Wiring to the outlets is romex with plastic insulation, so it's newer where I can see it in the outlet box. Lots of wire is older cloth covered romex, there has been some wire in flexible conduit and there has been live knob and tube. So being that this is a newer wire, and knowing that a newer professionally installed 100A panel is in the house, I have some confidence that the newer wiring in the house is probably more okay than say the stuff upstairs wired with knob and tube.

I was expecting to take the receptacles out, find that black was wired where the neutral should be and white was wired where the hot should be. Then I could fix it by switching them, then be done. Nope, black was on hot, white was on neutral, ground was on the green screw. This was the case on the first outlet I openned which was at the end of the run.

The second outlet also had black and white placed correctly, except it had 3 white (neutral) and 2 black. Also in the same box are switches for a light and the garbage disposal, I have not yet gotten them out to see what's going on.

At this point, I checked at the circuit breaker to see if wires were switched, which they were not... First, of course, I had to identify which circuit was controlling these 2 outlets in the kitchen so I could start trying to find which outlet was first in the circuit, identify whether it had polarity reversed and either correct the problem or continue downstream until the problem is found.

The circuit breaker was labelled as "utility room/garage". I knew of one more outlet that would be in that circuit, it did not show as polarity being reversed. I openned this outlet, and white went to neutral and black went to hot. The tester had not shown open ground, but there was no ground wire to the circuit. It was screwed into a metal box, and showed open ground when it was pulled out of the box. Also, the white and black wires were spliced into 2 black wires, and another white wire went up a surface mounted raceway.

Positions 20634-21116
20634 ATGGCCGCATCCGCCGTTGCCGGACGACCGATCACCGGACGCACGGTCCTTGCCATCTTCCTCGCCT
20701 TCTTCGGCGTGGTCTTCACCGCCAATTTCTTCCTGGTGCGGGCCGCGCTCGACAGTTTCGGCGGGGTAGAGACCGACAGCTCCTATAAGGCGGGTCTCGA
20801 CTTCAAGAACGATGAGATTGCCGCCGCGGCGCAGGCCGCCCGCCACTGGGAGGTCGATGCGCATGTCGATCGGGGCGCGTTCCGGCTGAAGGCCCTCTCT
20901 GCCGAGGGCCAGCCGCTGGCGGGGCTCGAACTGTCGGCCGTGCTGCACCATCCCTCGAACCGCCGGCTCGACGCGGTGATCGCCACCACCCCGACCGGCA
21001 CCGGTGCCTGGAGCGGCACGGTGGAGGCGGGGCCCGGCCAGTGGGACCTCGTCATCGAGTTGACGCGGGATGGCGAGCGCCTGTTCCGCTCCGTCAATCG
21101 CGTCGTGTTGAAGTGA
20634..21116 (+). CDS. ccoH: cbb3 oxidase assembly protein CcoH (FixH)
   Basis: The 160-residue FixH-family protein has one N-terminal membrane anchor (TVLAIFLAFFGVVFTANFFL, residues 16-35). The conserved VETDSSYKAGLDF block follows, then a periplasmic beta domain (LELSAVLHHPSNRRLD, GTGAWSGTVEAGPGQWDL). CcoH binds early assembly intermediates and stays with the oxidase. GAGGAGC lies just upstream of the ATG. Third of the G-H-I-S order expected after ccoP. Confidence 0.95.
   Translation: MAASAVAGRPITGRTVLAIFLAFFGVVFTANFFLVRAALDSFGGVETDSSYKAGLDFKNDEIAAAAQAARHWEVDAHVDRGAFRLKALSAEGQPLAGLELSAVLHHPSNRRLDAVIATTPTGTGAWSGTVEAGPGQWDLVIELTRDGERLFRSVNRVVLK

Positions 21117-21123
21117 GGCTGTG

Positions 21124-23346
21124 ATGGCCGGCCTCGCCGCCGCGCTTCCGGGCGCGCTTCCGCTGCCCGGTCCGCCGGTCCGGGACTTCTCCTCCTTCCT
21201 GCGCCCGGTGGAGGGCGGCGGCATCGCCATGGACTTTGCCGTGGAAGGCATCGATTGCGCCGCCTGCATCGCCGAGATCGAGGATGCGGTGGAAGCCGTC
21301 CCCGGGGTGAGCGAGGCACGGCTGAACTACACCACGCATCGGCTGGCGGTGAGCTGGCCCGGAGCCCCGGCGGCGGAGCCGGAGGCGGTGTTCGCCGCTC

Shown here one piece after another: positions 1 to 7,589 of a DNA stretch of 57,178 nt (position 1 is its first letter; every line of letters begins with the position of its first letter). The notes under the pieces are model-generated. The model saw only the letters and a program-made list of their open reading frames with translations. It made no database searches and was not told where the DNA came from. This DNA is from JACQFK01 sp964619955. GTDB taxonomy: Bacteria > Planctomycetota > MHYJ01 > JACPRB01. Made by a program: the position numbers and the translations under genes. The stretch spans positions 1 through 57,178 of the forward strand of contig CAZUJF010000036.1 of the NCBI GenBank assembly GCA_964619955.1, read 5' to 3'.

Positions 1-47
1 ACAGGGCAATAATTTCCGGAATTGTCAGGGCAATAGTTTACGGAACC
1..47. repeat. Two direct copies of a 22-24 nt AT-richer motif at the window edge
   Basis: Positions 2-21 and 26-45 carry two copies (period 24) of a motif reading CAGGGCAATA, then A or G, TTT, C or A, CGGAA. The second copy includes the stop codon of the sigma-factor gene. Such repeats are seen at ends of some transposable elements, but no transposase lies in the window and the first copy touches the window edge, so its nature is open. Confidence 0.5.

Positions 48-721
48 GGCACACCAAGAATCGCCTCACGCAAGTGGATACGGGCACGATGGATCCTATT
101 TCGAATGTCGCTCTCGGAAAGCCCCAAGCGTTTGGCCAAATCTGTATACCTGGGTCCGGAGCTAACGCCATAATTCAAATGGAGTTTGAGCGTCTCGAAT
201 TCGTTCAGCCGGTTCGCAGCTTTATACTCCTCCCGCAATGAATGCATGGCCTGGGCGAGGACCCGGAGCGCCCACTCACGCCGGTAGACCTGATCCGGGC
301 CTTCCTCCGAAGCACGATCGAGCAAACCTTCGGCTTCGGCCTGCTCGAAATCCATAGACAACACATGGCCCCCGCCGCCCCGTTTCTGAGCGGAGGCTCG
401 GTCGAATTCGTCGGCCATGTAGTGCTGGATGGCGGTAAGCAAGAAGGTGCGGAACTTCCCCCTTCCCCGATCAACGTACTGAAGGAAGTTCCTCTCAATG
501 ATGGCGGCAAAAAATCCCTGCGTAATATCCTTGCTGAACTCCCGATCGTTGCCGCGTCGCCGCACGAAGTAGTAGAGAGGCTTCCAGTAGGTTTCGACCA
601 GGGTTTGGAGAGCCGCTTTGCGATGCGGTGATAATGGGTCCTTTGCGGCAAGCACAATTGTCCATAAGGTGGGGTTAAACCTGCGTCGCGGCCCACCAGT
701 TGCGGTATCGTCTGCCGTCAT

That's as far as I got.

I *could* just connect the white wire on the 2 reversed polarity outlets to the hot and the black to the ground and call it fixed, but I'd know that I had not fixed the real problem... The questions I'm facing are:

Is it better to fix the reversed polarity or leave it reversed until I can fix it right?
Can someone lay out a diagnostic roadmap I can follow so I don't have to spend my short evening staring at wiring in a state of being at a loss for words? I know that I am capable of doing this, but as I said I'm feeling a bit burnt out at this point.

And I'd rather do this as a repair than a replacement, at least for now, because I need a few months for the finances to recover to the point I can lay down the cash it will cost to pull permits, and I just wouldn't feel right rewiring completely until I'm ready to do it under permit. I've added up the fees on rewiring the whole house the way I'd like to (upgrade to 200A, move panel to the utility room instead of the bedroom where it is) and it's $500 - I can get materials in smaller chunks, but $500 at once isn't happenning until we get past the holidays - possibly not until tax return time.

Have I mentioned wiring something that isn't already there is a lot easier than fixing something somebody else did? I think I'm getting a new level of appreciation for electricians and what they must go through.
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Old 11-18-2010, 11:30 AM   #4
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Hot and neutral switched


Are these protected by a GFI upstream?
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Answers based on the National Electrical Code. Local amendments may apply. Check with your local building officials.
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Old 11-18-2010, 03:34 PM   #5